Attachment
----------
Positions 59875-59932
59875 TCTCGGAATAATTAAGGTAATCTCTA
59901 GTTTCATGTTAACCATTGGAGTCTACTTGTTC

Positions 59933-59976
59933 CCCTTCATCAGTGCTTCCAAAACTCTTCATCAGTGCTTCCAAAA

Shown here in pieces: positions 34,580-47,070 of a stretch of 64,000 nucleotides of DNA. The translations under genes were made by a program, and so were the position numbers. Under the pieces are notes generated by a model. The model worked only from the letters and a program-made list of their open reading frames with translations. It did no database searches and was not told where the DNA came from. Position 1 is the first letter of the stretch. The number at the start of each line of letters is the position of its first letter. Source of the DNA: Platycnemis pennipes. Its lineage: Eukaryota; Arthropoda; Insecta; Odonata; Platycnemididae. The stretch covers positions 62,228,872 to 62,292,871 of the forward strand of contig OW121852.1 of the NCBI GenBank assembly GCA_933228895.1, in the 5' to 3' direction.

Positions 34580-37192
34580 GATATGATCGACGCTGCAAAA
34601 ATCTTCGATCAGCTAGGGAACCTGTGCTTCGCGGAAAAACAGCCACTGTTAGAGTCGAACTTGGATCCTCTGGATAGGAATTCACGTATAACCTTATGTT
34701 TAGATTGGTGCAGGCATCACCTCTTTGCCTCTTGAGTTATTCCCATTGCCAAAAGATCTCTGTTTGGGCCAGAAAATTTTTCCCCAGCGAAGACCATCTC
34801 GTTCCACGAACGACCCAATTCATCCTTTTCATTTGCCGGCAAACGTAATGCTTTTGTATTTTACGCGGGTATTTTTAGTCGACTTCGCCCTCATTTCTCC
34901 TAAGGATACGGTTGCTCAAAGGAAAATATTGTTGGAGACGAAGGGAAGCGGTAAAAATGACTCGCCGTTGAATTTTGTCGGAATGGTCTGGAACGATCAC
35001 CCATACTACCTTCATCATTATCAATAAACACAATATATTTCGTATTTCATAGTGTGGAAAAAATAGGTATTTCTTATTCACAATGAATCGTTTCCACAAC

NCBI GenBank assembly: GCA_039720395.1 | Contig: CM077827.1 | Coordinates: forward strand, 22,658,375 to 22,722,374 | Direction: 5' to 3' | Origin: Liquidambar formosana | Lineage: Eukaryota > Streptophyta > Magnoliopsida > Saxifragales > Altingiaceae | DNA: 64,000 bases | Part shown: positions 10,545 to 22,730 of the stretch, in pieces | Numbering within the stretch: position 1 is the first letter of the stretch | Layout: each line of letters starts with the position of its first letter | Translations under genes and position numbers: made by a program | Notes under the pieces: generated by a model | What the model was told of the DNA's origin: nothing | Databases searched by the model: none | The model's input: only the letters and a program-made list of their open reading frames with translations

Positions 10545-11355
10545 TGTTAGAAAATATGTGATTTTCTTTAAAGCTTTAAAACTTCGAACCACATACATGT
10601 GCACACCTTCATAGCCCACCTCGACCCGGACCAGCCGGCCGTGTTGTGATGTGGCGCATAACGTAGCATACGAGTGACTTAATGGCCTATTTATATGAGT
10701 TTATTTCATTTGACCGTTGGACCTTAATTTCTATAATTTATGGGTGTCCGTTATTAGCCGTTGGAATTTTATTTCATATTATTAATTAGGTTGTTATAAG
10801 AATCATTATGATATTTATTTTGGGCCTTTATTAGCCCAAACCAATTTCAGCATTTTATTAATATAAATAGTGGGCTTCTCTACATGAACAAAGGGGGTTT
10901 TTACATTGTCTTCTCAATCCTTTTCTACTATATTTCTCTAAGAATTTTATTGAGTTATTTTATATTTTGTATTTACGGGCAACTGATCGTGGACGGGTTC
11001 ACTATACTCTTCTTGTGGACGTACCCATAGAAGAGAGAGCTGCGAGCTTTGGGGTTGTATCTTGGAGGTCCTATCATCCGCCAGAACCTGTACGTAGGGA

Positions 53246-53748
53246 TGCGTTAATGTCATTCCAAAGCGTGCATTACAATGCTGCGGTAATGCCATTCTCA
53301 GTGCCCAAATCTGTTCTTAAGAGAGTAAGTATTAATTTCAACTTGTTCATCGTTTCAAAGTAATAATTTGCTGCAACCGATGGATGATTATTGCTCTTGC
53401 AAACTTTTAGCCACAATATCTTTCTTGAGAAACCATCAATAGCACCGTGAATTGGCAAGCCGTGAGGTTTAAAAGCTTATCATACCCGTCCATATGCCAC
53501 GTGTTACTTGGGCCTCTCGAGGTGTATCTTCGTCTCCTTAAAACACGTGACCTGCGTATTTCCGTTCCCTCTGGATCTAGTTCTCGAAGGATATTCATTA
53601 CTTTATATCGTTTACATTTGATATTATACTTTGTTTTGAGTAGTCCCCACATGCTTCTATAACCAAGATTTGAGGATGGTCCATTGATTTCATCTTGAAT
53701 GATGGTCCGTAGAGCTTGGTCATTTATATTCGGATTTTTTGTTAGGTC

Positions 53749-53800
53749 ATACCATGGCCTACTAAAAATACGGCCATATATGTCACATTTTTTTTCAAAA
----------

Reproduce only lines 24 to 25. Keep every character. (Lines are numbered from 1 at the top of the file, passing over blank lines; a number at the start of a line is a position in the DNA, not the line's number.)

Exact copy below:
53301 GTGCCCAAATCTGTTCTTAAGAGAGTAAGTATTAATTTCAACTTGTTCATCGTTTCAAAGTAATAATTTGCTGCAACCGATGGATGATTATTGCTCTTGC
53401 AAACTTTTAGCCACAATATCTTTCTTGAGAAACCATCAATAGCACCGTGAATTGGCAAGCCGTGAGGTTTAAAAGCTTATCATACCCGTCCATATGCCAC